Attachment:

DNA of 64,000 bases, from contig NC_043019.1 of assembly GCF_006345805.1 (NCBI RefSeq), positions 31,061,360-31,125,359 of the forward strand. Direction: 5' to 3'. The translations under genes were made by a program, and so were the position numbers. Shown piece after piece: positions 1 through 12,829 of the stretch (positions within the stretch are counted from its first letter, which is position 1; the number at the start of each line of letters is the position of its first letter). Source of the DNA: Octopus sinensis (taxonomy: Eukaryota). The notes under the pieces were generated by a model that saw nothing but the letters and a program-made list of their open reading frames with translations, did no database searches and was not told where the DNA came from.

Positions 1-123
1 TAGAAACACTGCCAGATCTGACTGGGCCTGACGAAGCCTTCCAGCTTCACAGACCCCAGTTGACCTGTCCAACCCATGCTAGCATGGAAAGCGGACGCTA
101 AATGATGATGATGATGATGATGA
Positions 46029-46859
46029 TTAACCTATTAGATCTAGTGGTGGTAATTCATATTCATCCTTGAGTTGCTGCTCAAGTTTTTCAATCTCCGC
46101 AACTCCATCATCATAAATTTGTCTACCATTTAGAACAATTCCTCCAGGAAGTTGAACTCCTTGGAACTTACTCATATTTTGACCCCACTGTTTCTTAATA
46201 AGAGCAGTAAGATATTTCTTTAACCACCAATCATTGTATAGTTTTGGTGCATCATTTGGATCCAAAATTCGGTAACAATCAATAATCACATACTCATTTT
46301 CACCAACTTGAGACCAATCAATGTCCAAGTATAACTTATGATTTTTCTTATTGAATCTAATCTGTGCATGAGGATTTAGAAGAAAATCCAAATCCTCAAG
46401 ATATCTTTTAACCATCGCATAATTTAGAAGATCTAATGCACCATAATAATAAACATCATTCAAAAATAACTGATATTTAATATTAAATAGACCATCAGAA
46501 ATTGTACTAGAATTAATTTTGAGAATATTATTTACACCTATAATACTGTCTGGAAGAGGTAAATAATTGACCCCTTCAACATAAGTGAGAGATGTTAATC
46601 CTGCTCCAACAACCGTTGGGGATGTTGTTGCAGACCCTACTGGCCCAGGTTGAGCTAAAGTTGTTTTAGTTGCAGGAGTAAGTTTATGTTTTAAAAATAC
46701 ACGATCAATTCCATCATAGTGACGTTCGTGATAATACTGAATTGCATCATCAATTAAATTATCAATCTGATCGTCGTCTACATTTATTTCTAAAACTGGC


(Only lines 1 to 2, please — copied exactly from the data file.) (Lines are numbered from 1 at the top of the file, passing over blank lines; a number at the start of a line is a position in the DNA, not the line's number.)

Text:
DNA of 64,000 bases, from contig NC_043019.1 of assembly GCF_006345805.1 (NCBI RefSeq), positions 31,061,360-31,125,359 of the forward strand. Direction: 5' to 3'. The translations under genes were made by a program, and so were the position numbers. Shown piece after piece: positions 1 through 12,829 of the stretch (positions within the stretch are counted from its first letter, which is position 1; the number at the start of each line of letters is the position of its first letter). Source of the DNA: Octopus sinensis (taxonomy: Eukaryota). The notes under the pieces were generated by a model that saw nothing but the letters and a program-made list of their open reading frames with translations, did no database searches and was not told where the DNA came from.

Positions 1-123